Retrofitting for Sustainability

By Karl Heitman, AIA, LEED-AP

In the effort to reduce negative impacts that buildings have on the environment, we cannot overlook the massive environmental challenge that the majority of our existing buildings present. A limited view of sustainability, relating only to new construction, would overlook the primary sources of ineffecient energy use and harmful emissions that are attributable to existing buildings.On April 8, 2008 I had the honor of moderating a panel of distinguished real estate professionals at the Building Green Chicago conference hosted by Index Publishing. My panel focussed on retrofitting existing buildings for sustainability. Each panelist has played a significant role in retrofitting our nation’s largest buildings, among them, the Merchandise Mart. Built in 1930, this environmentally-sustainable makeover became the largest LEED-EB Silver Certification in the world, making it the poster child for green retrofitting.

Panelists included Lloyd Davidson, Vice President and General Manager of Merchandise Mart Properties, representing both building owner and tenant; John Schinter, President of Energy and Sustainability Services for Jones Lang LaSalle, representing corporate brokerage services; Aron Levine, Chicago Market Executive for Commercial Real Estate Banking from Bank of America, representing capital investment source; Robert Bagguley, Midwest Region President for Transwestern, representing real estate asset management and Phillip Edison, a partner with the law firm of Chapman & Cutler, representing legal interest.

Many interesting ideas were discussed. The following are highlighted topics of that panel discussion.

Diverse Objectives

Green buildings are approached differently both from design and operational perspectives depending on specific industries and location. A diverse real estate portfolio that manages hundreds of buildings for thousands of individual tenants may have more interest in attaining Energy Star certification. A single corporate owner with hundreds of regional facilities, such as Bank of America, may invest in attaining LEED Platinum certification for their most visible and newest facilities, as part of their corporate social responsibility, business model, ten year plan and long-range budget.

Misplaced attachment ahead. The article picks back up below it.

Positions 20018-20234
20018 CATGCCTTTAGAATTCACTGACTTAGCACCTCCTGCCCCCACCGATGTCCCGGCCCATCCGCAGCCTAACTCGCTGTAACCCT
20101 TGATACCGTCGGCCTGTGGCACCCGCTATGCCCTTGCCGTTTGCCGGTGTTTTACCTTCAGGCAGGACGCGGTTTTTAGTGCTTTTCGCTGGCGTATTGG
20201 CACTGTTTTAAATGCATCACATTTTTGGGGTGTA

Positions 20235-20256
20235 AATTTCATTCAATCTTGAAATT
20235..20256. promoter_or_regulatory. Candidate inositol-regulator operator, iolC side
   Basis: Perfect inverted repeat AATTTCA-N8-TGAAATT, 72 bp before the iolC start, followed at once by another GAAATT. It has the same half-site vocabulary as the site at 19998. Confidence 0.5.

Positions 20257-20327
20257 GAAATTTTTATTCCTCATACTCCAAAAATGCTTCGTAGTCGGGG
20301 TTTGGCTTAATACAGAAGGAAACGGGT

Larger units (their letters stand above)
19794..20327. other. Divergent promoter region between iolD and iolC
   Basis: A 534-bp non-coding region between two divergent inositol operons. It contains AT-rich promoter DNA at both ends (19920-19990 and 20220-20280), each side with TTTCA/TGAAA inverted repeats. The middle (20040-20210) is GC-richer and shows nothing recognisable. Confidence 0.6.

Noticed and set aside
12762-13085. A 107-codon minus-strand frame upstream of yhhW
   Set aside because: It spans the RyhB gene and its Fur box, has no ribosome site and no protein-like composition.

There are challenges and hurdles to implementing green retrofits, including allocating for the real costs and discounting the perceived additional costs. It involves justifying and measuring return on investment; and educating everyone from stake holders to contractors and suppliers. It especially requires moving quickly because the commitments to “go green” are coming at an enormous speed. Law firms have created new “environmental law” departments and are struggling to define the risks and liabilities that may result from the green building movement. There needs to be a balance between what it will cost to green retrofit a facility, and what savings it will bring.

One of the most interesting challenges to building owners and property managers is that more and more corporate tenants want the building they lease to be retrofitted into a green facility. Although an individual tenant can initiate the process to retrofit their space and be certified LEED-CI for Corporate Interiors, there is increasing pressure for the entire building to upgrade in order to retain and attract tenants.


It was noted that all three major presidential candidates support between 60-90% reductions in carbon emissions within a 3-5 year timeframe. California began implementing guidelines six years ago that are now becoming benchmarks for state and federal mandates. By 2009, most buildings in Europe will be required to publically display energy ratings. There’s no question that world pressure will influence federal US legislation.